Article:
• Home
  • Parashah
  • Ask the Rabbi
  • Festivals
  • Freemasonry
  • Articles
  • About
  • Books
  • Media

    Who was Moses – Va’era

    Moses & Aaron, by Hans Sebald Beham, 16th century

    Moses & Aaron, by Hans Sebald Beham, 16th century

    There is a classical essay by Ahad HaAm which asks the question, “Who essentially was Moses?”

    Ahad HaAm examines a number of theories, e.g. Moses was a general, Moses was a legislator, Moses was a prophet. Another approach comes in the Torah itself. In Ex. 2:19 he is called ish mitzri, “an Egyptian man”. In Deut. 33:1 he is called “the man of God”.

    The Midrash says that both descriptions are accurate, but they represent two quite different stages in his life. Moses began as an Egyptian, brought up in the royal court and educated in Egyptian culture.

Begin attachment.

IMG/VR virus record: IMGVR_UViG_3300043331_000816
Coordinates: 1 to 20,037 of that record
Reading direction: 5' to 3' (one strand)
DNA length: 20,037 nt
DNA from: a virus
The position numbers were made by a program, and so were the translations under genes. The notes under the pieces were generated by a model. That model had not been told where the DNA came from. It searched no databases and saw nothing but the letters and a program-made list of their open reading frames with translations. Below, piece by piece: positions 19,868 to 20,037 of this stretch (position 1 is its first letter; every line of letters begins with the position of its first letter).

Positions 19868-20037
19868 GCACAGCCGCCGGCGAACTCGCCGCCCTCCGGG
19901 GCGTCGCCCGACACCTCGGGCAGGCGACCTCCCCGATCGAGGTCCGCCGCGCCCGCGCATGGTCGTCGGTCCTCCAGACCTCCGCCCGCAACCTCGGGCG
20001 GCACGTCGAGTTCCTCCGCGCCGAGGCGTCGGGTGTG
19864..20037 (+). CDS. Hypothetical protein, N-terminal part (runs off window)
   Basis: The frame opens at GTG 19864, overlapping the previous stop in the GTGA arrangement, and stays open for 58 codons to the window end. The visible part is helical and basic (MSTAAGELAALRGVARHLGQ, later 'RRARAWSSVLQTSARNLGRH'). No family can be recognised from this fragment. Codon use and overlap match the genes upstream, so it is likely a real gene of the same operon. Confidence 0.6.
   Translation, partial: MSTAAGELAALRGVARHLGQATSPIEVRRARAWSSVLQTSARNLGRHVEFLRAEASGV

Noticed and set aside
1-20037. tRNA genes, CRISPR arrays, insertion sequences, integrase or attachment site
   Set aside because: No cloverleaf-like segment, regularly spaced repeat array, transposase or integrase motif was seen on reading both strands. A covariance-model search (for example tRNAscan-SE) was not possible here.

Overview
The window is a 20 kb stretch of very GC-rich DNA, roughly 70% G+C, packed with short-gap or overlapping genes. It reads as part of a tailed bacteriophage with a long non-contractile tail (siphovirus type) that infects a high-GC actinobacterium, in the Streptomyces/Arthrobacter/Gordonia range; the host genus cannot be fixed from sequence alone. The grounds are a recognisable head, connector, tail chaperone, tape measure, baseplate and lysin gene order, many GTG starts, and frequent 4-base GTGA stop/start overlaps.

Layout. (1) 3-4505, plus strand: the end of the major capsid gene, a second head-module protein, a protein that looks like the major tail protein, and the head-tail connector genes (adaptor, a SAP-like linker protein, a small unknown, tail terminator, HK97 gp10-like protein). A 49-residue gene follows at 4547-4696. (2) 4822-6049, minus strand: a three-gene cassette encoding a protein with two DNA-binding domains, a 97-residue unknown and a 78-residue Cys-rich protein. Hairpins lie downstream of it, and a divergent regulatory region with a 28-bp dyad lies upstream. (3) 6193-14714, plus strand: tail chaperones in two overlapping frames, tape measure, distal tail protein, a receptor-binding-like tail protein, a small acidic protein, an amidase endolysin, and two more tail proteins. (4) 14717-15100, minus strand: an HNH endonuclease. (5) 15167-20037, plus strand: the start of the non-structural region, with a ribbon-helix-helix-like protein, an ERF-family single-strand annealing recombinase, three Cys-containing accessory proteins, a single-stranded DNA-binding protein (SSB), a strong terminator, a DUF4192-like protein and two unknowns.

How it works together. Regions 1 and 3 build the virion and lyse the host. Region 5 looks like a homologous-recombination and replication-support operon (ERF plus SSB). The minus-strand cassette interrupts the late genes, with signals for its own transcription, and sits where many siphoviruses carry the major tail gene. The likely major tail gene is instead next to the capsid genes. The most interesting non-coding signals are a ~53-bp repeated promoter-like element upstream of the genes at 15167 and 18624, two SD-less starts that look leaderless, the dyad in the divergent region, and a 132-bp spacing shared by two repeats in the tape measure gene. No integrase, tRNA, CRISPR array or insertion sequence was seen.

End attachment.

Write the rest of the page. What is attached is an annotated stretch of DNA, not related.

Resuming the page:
Eventually he was the Man of God. His whole life was a struggle between secular culture and spiritual commitment.

    By the end of his life no-one thought of him as an Egyptian any more, but the influence of his childhood culture never left him. It gave him a broad outlook, trained him to deal with people and situations, but also showed him the drawbacks of a milieu in which there was widespread ethical injustice and gross immorality.

    Comments are closed.